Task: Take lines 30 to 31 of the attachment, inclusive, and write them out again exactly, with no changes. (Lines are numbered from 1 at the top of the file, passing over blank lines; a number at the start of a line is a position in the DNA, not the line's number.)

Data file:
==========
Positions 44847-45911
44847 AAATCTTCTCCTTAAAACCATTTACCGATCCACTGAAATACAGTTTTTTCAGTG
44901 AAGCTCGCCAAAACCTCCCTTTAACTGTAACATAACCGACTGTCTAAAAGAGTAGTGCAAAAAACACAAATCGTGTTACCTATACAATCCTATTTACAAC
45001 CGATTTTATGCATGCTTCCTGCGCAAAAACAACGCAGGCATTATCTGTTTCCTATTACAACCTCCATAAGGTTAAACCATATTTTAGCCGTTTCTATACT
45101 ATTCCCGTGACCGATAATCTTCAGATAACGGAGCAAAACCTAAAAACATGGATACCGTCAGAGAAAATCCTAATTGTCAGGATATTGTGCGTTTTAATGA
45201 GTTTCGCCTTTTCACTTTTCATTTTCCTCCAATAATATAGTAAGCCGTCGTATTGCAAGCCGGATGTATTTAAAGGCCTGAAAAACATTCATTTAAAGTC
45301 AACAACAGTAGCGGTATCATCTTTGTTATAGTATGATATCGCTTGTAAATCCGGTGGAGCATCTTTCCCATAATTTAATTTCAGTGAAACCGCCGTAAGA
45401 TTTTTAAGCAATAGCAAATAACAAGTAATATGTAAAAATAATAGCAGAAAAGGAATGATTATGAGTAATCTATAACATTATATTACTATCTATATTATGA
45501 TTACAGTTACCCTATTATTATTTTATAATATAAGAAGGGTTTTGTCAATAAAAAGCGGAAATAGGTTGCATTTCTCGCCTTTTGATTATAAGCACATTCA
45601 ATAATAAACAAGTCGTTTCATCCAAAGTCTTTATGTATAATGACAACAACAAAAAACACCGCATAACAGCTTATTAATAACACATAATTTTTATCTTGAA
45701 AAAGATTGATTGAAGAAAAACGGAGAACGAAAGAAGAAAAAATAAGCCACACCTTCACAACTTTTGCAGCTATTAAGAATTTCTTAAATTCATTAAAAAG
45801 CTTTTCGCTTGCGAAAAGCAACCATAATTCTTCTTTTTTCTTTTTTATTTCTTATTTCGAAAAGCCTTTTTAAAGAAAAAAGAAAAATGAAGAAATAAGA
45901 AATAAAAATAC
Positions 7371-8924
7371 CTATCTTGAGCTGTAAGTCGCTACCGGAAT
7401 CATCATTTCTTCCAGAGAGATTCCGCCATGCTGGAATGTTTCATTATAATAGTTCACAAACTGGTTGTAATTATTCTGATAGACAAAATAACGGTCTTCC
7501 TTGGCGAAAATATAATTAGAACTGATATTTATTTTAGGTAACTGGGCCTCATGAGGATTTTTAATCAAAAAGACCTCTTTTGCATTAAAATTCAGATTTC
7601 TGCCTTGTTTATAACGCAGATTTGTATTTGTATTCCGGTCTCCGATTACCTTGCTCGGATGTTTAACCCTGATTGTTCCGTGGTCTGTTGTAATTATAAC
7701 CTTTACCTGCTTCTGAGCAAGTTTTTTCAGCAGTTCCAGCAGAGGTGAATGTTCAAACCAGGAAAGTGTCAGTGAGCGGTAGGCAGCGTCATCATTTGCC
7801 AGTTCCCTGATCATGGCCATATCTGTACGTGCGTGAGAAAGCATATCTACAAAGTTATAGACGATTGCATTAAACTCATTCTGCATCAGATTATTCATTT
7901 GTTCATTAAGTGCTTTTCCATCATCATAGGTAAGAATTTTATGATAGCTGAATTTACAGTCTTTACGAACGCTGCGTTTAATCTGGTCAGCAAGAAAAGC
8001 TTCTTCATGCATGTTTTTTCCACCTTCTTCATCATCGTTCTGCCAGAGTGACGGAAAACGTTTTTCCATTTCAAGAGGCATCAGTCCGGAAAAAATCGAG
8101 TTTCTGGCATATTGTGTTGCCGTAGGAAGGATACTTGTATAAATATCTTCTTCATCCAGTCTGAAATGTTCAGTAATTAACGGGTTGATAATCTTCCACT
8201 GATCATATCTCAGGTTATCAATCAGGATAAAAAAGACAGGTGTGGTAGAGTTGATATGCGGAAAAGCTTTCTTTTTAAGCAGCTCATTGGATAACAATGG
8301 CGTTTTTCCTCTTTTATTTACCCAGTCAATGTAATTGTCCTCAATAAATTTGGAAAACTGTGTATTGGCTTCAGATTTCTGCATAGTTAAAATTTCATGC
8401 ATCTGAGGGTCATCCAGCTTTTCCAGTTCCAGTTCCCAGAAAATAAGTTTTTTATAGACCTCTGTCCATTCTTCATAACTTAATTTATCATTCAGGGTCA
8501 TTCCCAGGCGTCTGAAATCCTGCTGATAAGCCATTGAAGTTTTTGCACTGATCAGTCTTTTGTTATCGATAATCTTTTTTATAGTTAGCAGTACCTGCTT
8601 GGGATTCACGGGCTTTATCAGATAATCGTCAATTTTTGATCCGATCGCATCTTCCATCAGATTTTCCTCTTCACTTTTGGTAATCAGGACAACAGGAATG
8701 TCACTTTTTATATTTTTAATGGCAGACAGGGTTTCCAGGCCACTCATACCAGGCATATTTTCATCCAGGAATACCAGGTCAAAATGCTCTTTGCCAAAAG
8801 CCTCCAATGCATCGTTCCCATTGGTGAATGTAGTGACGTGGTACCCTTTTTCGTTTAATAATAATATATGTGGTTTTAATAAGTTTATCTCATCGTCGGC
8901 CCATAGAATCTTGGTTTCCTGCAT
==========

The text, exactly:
8801 CCTCCAATGCATCGTTCCCATTGGTGAATGTAGTGACGTGGTACCCTTTTTCGTTTAATAATAATATATGTGGTTTTAATAAGTTTATCTCATCGTCGGC
8901 CCATAGAATCTTGGTTTCCTGCAT